However, I just read a wonderful book that was written by a woman I’ve come to know through ACOL’s Facebook group. I read this book cover to cover in two days. It’s the first time I’ve done that in a very long while. It had the right tone for me. It wasn’t teacherly. It was practical, personal, and spiritual, all at the same time. This book is Paula Payne Hardin’s What are you doing with the rest of your life?: Choices in midlife. It was published in 1992 and  the book has stood up to the test of time. I devoured it. It arrived in the same package as the Brené Brown book I was awaiting, but browsing them both, I quickly chose Paula’s book.

They are each, in a sense, about how we deal with life challenges. Often, I have found this consideration an undervalued facet of spirituality. It certainly has been for me. I want to disregard the practical every time, and so facing the practical can feel like a force.

The questions of life aren’t immaterial to the new life ACOL promises. They’re part and parcel of it. We’re not to remove ourselves from life in any way. And if we accept this, we stand in the thick of where we are, feeling as we feel—whether it is prepared or unprepared. Many of us probably know a person or two who took their spirituality to mean they did not have to be prepared for “regular” life. Some sailed off into the sunset of abundance, others had the bottoms fall out of their lives, still others experienced a bit of both. I’d probably count myself in that last category and even say that through it, I found the value in touching bottom. But that doesn’t mean I want to continue to do so. Life’s wisdom, I have found, is not immaterial. There is a wholeness to life and spirituality inherent in the idea of the elevated Self of form.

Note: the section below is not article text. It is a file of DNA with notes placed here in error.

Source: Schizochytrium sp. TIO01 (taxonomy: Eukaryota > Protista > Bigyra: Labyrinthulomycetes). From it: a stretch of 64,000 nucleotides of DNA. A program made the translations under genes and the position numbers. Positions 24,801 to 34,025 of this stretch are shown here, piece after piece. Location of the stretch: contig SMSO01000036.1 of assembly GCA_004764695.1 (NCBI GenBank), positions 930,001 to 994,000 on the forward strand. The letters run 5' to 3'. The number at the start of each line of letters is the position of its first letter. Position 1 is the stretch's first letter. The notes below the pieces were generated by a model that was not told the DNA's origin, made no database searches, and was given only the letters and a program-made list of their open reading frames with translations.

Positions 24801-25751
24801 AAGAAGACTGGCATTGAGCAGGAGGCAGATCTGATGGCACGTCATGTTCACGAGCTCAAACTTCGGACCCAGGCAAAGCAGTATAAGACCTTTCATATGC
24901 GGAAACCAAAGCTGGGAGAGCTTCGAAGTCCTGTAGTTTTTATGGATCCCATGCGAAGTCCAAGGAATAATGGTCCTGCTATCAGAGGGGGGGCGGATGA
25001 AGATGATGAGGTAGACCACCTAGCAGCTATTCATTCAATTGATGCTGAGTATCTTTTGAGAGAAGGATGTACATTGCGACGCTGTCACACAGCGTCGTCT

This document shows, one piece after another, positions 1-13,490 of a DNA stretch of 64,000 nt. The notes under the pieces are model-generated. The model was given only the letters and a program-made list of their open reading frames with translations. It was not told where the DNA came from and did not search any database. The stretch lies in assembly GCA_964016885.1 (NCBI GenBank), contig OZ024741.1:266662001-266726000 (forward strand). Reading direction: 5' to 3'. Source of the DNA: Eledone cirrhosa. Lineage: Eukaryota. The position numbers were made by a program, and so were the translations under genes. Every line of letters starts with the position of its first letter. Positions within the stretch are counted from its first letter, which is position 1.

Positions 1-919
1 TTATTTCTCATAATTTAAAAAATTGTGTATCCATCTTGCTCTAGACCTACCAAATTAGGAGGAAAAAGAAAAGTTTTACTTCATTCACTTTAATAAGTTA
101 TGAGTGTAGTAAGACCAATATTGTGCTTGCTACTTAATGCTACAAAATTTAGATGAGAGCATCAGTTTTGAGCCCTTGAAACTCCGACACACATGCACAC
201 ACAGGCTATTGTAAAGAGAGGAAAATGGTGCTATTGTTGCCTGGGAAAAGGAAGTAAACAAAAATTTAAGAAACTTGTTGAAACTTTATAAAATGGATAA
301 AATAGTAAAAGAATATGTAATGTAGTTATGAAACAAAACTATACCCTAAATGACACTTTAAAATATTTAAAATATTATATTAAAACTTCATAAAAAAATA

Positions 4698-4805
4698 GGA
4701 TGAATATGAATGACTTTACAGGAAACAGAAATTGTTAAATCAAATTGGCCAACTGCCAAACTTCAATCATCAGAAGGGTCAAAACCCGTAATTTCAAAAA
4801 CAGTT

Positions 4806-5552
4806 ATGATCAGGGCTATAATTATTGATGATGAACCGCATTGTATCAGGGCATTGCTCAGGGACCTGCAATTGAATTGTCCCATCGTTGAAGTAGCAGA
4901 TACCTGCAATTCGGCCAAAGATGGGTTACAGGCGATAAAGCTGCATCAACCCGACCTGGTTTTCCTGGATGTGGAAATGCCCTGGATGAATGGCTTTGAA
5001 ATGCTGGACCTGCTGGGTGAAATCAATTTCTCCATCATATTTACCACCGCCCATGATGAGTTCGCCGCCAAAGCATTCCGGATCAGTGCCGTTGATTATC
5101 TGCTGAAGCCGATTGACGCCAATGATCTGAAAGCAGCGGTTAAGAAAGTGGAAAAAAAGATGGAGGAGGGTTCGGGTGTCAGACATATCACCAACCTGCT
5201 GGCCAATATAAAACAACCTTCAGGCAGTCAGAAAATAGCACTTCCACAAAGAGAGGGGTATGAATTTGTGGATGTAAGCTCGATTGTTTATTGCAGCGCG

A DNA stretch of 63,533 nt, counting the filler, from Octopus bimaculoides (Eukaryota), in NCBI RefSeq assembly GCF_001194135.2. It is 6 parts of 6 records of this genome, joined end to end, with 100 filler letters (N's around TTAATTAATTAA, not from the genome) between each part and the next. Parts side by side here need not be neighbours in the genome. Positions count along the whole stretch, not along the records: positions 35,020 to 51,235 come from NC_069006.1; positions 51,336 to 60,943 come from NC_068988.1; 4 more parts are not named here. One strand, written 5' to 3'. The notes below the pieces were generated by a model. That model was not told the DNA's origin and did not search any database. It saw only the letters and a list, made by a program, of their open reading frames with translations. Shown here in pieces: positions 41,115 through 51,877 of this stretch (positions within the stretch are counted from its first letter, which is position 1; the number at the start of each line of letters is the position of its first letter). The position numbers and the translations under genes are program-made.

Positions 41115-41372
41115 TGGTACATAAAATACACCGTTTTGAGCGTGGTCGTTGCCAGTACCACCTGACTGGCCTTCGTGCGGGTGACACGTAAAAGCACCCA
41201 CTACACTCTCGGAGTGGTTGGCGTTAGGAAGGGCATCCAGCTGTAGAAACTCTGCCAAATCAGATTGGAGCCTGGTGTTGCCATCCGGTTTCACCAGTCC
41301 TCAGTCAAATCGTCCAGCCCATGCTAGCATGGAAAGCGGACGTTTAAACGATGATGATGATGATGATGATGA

I love it when I find ACOL’s wisdom deeply imbedded in a work like Paula’s…even while it’s a work from twenty years ago. It gives it that aura of perennial wisdom.

Paula's bookHere’s a quote from the book that shares what I mean: “Relationship is the great teacher of the heart. It comes in many forms and holds up many mirrors as we learn who we are. In discovering our true Self, separate and whole, we begin to exchange dependence for independence, and learn to create family relationship in new and healthier ways.” It was perfect for me because one of my transitions is adjusting to new relationships with my family. Another wonder was her chapter on Endings and Beginnings. My friend Mary was over earlier today, and we talked of our mothers’ needs and her mom’s impending move to assisted living. We both teared up as she used these same words. “It is a time of endings and beginnings.”

Also in this chapter Paula quotes psychologist Virgina Satir and talks of the value of chaos. “In chaos you can no longer go back to what was because there has been a death to the former order, nor do you know where you are going because the new life possibilities are still hidden.”  In chaos, we find the dark void and the pregnant feeling of new opportunities. Paula shares a journal entry here, and she introduces it in this way: “You can negotiate the process more easily when you know that there is meaning and purpose in what is happening to you.”

This kind of sharing is exactly what I feel ACOL encourages us toward. We discover, through our shared experiences, that we are not alone, and that there is “meaning and purpose” in what is happening. I am thankful to Paula, and to all who share their life experience!